In Papal Power: A Study of Vatican Control over Lay Catholic Elites,
published by the University of California Press in 1980, Jean-Guy
Vaillancourt, associate professor of sociology at the University of
Montreal, closely examined the sources and evolution of papal power. He
found that papal authority is vital to the maintenance of papal power.
However, the relationship between the two is circular. Less authority
means less power, which means even less authority. Thus, the very
survival of the Vatican is threatened by programs of population growth
This threat to papal authority was recognized decades ago by the Papal
Commission on Population and Birth Control. The commission, which met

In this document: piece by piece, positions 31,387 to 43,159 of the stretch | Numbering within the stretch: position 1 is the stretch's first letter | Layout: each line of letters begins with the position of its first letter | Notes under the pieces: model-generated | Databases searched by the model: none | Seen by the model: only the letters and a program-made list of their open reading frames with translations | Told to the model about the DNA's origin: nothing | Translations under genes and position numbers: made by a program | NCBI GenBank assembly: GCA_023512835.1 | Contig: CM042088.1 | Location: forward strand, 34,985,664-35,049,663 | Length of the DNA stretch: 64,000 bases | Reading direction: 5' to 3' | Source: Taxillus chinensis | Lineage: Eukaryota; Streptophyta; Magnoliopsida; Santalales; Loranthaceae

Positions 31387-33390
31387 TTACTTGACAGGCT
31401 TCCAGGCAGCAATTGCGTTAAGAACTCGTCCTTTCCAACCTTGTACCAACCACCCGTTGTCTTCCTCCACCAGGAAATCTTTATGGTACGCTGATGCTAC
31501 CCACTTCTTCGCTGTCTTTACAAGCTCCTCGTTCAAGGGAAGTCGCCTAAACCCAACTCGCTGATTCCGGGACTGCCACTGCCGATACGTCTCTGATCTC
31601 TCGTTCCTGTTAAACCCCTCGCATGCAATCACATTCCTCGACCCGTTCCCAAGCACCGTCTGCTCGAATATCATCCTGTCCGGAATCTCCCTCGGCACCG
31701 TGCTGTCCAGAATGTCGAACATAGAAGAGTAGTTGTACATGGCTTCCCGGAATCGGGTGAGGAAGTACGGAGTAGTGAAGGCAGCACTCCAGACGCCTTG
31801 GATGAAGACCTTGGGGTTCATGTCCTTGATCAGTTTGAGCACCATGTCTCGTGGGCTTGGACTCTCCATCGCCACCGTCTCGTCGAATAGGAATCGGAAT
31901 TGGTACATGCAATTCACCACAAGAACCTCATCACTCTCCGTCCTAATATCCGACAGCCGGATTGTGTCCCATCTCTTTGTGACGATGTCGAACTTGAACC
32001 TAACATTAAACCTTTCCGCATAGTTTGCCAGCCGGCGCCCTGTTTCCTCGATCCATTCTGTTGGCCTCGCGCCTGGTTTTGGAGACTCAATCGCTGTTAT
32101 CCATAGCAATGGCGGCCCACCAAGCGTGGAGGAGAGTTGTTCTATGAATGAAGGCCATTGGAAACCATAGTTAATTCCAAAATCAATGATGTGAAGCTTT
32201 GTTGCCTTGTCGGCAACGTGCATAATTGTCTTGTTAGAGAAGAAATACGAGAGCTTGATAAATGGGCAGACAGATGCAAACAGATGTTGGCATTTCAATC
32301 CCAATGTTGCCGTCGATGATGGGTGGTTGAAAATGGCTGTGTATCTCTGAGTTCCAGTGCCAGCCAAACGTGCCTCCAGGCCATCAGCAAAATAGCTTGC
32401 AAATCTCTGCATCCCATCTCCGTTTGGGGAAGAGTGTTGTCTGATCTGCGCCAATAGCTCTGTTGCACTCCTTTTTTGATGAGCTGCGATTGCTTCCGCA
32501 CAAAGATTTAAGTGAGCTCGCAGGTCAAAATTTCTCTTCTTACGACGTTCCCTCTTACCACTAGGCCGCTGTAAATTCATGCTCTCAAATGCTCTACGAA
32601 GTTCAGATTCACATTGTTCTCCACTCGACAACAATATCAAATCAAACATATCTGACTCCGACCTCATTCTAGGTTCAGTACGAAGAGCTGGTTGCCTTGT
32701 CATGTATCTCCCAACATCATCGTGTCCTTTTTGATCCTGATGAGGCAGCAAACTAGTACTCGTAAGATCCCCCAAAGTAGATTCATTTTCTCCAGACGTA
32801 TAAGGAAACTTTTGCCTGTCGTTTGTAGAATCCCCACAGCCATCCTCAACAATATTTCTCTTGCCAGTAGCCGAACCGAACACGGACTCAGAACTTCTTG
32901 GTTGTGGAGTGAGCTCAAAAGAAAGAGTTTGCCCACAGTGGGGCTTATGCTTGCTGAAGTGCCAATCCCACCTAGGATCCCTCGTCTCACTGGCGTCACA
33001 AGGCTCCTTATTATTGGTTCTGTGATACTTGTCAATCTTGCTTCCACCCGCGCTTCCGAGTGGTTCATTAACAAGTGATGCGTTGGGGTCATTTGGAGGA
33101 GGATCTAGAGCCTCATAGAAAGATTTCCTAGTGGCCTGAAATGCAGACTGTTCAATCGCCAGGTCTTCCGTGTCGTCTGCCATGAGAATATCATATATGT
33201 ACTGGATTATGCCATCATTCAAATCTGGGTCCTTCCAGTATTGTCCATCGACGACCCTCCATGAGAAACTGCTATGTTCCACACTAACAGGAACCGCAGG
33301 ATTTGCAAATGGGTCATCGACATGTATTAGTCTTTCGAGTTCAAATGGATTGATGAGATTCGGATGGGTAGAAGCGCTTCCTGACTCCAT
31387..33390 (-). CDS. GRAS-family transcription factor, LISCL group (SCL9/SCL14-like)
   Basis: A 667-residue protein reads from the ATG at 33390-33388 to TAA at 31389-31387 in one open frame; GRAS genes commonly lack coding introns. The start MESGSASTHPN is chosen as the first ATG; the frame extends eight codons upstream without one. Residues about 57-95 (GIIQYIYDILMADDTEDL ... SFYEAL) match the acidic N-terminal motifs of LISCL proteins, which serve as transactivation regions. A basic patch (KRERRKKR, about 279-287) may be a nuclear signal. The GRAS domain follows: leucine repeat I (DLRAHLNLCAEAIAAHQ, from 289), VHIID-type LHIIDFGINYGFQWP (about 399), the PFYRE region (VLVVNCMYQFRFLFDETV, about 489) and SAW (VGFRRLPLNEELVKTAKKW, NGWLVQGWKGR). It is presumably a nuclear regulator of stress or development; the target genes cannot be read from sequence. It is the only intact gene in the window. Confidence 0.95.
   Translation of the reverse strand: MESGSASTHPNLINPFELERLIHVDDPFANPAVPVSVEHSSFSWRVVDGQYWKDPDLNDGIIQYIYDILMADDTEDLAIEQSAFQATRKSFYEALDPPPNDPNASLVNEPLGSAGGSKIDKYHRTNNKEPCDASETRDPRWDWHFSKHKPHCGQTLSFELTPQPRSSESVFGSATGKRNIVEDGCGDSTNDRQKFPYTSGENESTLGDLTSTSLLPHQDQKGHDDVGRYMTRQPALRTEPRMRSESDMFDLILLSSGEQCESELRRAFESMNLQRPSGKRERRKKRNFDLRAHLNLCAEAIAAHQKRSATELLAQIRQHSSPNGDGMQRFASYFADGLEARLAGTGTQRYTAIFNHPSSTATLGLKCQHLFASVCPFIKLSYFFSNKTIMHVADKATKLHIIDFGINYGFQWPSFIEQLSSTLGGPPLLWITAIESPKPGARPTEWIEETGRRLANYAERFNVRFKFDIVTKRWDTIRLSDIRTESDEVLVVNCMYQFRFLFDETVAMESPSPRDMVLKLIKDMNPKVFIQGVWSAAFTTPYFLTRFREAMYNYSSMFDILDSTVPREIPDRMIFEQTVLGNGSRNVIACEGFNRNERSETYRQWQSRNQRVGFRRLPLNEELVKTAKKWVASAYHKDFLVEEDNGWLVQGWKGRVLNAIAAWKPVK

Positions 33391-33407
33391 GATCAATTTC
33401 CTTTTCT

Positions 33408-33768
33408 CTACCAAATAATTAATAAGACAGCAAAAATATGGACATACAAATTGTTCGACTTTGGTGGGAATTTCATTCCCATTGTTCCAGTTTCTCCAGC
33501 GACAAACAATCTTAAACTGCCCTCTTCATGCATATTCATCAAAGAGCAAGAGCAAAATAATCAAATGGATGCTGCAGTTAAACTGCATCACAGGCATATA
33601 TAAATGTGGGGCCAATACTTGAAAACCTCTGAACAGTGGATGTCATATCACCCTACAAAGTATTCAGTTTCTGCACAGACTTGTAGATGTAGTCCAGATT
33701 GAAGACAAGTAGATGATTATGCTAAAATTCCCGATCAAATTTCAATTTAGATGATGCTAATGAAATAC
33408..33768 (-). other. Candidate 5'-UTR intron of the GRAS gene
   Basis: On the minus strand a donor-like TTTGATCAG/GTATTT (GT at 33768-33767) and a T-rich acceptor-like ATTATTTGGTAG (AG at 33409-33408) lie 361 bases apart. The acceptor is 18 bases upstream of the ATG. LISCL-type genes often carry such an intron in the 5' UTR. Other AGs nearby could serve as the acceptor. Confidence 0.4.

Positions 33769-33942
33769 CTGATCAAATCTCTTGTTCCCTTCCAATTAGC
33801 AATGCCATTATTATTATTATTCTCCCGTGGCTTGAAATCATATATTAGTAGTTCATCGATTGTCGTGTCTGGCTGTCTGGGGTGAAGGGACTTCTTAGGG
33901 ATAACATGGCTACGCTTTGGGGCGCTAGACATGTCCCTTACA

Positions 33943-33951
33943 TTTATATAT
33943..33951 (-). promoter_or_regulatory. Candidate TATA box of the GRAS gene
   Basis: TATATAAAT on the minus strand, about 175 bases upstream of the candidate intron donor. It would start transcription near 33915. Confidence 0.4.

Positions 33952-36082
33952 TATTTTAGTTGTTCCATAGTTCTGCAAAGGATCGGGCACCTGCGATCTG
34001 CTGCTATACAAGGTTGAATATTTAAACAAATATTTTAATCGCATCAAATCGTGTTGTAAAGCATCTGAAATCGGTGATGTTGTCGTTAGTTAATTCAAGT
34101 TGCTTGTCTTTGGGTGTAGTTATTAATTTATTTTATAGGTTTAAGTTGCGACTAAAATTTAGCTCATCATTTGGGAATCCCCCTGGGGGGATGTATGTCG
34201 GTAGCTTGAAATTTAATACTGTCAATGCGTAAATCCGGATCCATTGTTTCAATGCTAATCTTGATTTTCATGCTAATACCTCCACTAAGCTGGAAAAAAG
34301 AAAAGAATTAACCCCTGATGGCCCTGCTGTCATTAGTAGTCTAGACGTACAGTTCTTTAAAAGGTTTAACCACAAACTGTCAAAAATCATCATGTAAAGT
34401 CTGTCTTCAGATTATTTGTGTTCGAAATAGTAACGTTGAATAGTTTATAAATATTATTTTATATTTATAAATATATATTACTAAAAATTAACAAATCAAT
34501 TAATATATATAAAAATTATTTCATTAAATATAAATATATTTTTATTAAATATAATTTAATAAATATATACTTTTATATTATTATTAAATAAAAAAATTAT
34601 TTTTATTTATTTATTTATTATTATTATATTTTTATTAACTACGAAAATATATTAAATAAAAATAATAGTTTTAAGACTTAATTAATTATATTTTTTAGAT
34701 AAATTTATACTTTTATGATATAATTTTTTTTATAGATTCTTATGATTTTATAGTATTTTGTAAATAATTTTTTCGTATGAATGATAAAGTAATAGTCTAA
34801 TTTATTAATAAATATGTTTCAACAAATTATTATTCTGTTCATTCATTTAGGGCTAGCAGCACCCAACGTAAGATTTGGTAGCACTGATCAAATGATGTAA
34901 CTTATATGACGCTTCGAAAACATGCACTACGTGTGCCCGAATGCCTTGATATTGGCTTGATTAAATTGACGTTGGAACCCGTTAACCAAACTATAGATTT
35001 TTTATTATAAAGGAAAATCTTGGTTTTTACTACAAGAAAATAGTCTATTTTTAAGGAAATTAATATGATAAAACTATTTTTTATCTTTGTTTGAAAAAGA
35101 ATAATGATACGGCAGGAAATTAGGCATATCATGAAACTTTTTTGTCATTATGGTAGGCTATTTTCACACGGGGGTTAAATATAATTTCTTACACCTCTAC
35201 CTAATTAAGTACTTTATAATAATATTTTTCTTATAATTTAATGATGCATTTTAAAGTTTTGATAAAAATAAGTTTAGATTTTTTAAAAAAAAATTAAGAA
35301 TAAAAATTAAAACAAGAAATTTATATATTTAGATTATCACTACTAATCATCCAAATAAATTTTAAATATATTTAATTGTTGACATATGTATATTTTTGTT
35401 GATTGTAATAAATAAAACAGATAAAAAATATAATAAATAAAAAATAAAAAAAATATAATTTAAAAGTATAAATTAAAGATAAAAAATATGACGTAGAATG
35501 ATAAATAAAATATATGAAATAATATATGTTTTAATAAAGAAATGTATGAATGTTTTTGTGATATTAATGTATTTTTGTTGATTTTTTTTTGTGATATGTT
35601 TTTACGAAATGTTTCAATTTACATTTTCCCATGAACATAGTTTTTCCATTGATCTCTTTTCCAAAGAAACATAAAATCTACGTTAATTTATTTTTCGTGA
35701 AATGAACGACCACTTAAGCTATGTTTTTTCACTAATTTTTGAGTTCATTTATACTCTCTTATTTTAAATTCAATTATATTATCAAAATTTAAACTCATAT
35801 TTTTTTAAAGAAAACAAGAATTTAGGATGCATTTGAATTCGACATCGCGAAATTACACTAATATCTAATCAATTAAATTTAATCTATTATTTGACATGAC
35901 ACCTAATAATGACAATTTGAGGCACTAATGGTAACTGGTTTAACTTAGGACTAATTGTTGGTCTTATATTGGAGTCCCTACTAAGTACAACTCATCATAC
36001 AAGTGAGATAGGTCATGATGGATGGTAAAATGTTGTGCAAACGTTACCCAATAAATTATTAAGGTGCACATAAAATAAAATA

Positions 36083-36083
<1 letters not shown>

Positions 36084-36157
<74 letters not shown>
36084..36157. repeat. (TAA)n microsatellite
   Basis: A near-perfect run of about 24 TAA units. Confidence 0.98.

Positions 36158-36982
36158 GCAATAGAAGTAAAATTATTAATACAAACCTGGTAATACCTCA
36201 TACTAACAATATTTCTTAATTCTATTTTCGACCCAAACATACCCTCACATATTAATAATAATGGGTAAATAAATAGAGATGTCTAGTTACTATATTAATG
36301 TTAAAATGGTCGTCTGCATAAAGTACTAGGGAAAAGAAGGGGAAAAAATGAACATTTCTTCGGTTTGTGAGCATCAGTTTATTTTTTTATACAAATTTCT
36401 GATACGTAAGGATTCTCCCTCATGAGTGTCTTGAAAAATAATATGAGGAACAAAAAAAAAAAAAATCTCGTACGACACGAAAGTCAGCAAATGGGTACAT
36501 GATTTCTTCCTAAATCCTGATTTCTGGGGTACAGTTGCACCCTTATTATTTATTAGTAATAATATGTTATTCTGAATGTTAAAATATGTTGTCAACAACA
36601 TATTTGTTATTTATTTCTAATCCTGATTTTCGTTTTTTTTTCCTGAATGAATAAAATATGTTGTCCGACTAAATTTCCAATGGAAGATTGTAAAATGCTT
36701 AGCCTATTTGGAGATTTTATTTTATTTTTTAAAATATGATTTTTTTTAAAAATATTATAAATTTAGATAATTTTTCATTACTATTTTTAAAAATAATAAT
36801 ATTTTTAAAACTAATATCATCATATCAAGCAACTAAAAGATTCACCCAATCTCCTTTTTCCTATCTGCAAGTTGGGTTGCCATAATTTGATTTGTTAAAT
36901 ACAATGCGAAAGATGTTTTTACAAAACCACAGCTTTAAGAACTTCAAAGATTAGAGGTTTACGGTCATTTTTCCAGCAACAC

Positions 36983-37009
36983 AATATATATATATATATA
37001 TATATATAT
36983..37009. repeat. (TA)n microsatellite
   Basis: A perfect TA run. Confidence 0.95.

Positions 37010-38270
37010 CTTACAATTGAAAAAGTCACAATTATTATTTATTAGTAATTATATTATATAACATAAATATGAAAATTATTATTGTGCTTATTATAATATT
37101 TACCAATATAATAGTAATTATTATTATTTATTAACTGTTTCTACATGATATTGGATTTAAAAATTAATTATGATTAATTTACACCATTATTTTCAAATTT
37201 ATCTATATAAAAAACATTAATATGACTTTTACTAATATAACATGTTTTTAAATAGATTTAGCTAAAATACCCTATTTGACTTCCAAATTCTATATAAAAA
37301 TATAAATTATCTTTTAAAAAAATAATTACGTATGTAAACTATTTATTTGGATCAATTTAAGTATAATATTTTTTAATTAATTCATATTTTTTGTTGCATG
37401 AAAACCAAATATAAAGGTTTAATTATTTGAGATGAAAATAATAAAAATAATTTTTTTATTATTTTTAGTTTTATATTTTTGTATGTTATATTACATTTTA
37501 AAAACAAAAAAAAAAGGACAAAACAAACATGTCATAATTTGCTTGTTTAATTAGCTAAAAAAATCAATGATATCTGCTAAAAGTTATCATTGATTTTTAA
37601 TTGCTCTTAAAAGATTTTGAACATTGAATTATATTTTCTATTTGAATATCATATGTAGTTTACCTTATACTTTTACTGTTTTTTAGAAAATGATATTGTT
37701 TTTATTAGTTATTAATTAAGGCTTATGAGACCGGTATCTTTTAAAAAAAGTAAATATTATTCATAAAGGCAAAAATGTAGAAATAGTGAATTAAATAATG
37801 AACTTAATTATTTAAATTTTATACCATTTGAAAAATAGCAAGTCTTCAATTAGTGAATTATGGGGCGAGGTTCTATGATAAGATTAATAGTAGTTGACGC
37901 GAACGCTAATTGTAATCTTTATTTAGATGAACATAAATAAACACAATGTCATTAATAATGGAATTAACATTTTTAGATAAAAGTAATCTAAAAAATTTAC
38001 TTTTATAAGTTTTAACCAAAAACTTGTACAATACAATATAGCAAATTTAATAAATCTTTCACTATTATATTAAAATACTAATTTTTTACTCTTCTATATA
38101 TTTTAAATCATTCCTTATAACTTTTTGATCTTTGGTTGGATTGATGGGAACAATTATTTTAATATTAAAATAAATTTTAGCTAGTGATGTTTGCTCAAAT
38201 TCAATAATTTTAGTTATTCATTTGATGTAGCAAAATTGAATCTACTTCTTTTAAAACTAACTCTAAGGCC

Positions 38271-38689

from 1964 to 1966, consisted of fifteen cardinals and bishops, and
sixty-four lay experts representing a variety of disciplines. According
to commission member Thomas Burch, Pope Paul VI assigned the commission
the task of finding a way of changing the church's position on birth
control without destroying the pope's authority. But the commission was
unable to do this. Finally, after studying the dilemma, the laymen
voted sixty to four, and the clerics nine to six, to change the church's
teaching on birth control, even though it would mean a loss of papal
authority, because it was the right thing to do. However, Pope Paul VI
accepted the minority recommendation, and in 1968 issued the encyclical
Humanae Vitae, which banned contraception. But because two newspapers
had, without authorization, published the full texts of the commission's
reports in 1967, the world knew that a substantial majority of the
commission had recommended liberalization on birth control. And in
1985, Thomas Burch revealed to the world the real assignment of the
commission. Thus it was clear that Humanae Vitae was an admission that
the church cannot change its position on birth control without